10 Expert Physio Techniques that Relieve Pelvic Floor Muscle Tension and Pelvic Pain Fast

Pelvic Pain Symptoms

10 treatment techniques that relieve pelvic floor muscle tension

  • Physical Therapist pelvic floor relaxation video
  • Exercises and activities to avoid with pelvic floor spasm
  • About pelvic floor muscle tension
  • What causes pelvic floor muscle tension
  • Typical signs and symptoms of pelvic floor spasm
  • Where to access professional treatment

Treatment Techniques for Relieving Pelvic Floor Muscle Tension

Pelvic floor muscle tension is also known as pelvic floor spasm. Treatment techniques including home management strategies are outlined below.

1. Pelvic Floor Relaxation

Start by watching this pelvic floor relaxation video then read on below.

Physical Therapist Pelvic Floor Relaxation Video

Daily pelvic floor relaxation practice is imprtant for relaxing tight, painful pelvic floor muscles. Pelvic floor relaxation exercises can provide immediate relief from pain and spasm.

Pelvic Pain and Pelvic Floor Relaxation Training (Download)

Pelvic Relaxation Therapy for Women

Pelvic Floor Physiotherapist guided pelvic pain and pelvic floor relaxation training audio.

Learn how to relax your pelvic floor muscles, manage and treat chronic pelvic pain in the privacy of your home.

2. Lying Down

Lying down with a pillow under your knees or lying on your side with a pillow between your legs will relieve the weight of your abdomen off your pelvic floor. When you are upright, your pelvic floor is under load.

Take the load off your pelvic floor to reduce pelvic discomfort by avoiding prolonged standing or sitting.

Unloading your pelvic floor muscles can give you immediate pain relief especially when combined with a warm pack

3. Applying Heat

Immediate pain relief is often by applying a warm pack over the pelvic floor. Research has demonstrated that heat treatment can relieve pelvic floor pain1.

Mild heat applied over the outer pelvic floor may also relax pelvic floor muscles. Use a warm pack or mild heating pad over the pelvic floor (outside your briefs). The warm pack can be applied for 15 to 20 minutes at a time. The best position to apply the warm pack is lying down with a pillow under both knees.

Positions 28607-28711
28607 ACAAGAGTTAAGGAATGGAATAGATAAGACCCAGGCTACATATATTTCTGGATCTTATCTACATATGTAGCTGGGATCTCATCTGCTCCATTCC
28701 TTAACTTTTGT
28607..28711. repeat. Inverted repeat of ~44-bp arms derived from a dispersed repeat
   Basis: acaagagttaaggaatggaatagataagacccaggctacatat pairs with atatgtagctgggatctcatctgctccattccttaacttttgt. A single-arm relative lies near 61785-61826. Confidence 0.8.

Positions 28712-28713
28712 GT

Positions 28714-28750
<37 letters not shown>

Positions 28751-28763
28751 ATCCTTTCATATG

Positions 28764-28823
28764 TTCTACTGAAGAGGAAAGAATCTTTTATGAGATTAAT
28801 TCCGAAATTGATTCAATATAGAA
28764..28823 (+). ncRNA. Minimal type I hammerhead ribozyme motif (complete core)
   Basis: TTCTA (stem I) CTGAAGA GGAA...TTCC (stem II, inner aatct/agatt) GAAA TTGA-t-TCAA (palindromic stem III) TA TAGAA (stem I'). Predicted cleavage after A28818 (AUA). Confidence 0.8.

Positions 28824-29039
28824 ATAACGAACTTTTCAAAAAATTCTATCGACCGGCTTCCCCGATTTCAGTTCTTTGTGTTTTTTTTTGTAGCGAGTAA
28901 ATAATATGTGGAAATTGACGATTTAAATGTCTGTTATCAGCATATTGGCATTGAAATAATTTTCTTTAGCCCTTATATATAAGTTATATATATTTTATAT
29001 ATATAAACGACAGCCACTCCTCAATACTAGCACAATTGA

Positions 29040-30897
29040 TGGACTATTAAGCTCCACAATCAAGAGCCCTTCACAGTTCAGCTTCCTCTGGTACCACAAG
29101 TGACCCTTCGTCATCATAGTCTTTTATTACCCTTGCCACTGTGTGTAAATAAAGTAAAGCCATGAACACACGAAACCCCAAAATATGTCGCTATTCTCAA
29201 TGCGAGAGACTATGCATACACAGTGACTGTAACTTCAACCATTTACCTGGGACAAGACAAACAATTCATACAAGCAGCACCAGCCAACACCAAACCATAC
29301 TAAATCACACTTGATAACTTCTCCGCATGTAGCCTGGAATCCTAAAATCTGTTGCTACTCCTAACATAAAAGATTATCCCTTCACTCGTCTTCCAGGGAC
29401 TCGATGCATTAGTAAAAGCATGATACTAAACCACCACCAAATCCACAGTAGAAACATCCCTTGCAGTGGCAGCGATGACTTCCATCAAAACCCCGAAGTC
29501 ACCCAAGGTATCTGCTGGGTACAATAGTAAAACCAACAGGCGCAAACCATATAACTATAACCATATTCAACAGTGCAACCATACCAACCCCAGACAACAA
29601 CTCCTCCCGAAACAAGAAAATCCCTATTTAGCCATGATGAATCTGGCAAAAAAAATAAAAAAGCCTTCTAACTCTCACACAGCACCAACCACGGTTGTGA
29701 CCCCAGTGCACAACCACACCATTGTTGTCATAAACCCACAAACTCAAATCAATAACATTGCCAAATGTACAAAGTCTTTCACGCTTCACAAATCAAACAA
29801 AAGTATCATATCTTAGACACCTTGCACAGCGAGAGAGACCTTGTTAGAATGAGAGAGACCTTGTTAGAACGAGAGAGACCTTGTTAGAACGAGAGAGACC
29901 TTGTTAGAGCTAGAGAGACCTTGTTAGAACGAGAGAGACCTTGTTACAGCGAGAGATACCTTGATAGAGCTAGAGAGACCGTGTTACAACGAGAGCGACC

The pelvic floor muscle relaxation methods outlined in this Down Training Routine (next) can provide immediate relief when combined with a warm pack.

Pelvic Floor Down Training Relaxation Routine

This pelvic floor muscle relaxation method known as Down Training2 helps the pelvic floor muscles to relax and release.

Relaxation

Lay down with a pillow under both knees for 20-30 minutes daily to relax the pelvic floor muscles. Positioning a warm pack over the pubic area or lower abdomen can assist pelvic floor relaxation.

Diaphragmatic Breathing

Diaphragmatic breathing involves slow and deep breathing into the belly. Slow diaphragmatic breathing (like yoga breathing) is very important for relaxing the pelvic floor muscles.

Visualization

Imagine or picture in your mind’s eye your pelvic floor muscles relaxing and a sensation of warmth in the pelvic floor region.

Perineal Bulging

Gentle pelvic floor bulging is taught by Pelvic Floor Physiotherapists. Bearing down too strongly can actually increase spasm so this must be done gently.

Relaxing Environment

Choosing a relaxed environment can assist overall whole body relaxation for example soft music and surrounding warmth or a light cover over the body.

Whole Body Relaxation

Whole body relaxation is often used in conjunction with pelvic floor relaxation. This process may involve progressive relaxation of the different muscles of the body from the face and neck through to the feet

Body Scanning

Whole body scanning for areas of increased muscle tension is part of learning the process of pelvic floor muscle relaxation.

4. Vaginal Dilator Therapy

Vaginal dilator therapy is often used in the clinic and by women at home to treat pelvic floor muscle tension.

vaginal dilator

Vaginal dilators (shown right) are used inside the vagina to improve the comfort with the feeling of vaginal penetration and to train pelvic floor relaxation with penetration. 

Vaginal dilators are also used by women following radiation therapy and following some forms of pelvic surgery such as hysterectomy where the vaginal tissues have become inelastic and require gentle stretching for the woman to resume sexual activity with comfort.

Sometimes the length of the vagina can become shortened during hysterectomy surgery and in these cases vaginal dilators can assist with gentle elongation of the vaginal tissues.

Vaginal dilators should be used with non toxic lubricants for pelvic floor health.

5. Stress Reduction and Cognitive Behavioural Therapy

Living with chronic pain can be very stressful indeed. Stress can make chronic pelvic pain much worse.

Reducing stress and changing thinking and behaviours related to pelvic pain can assist in treating pelvic pain.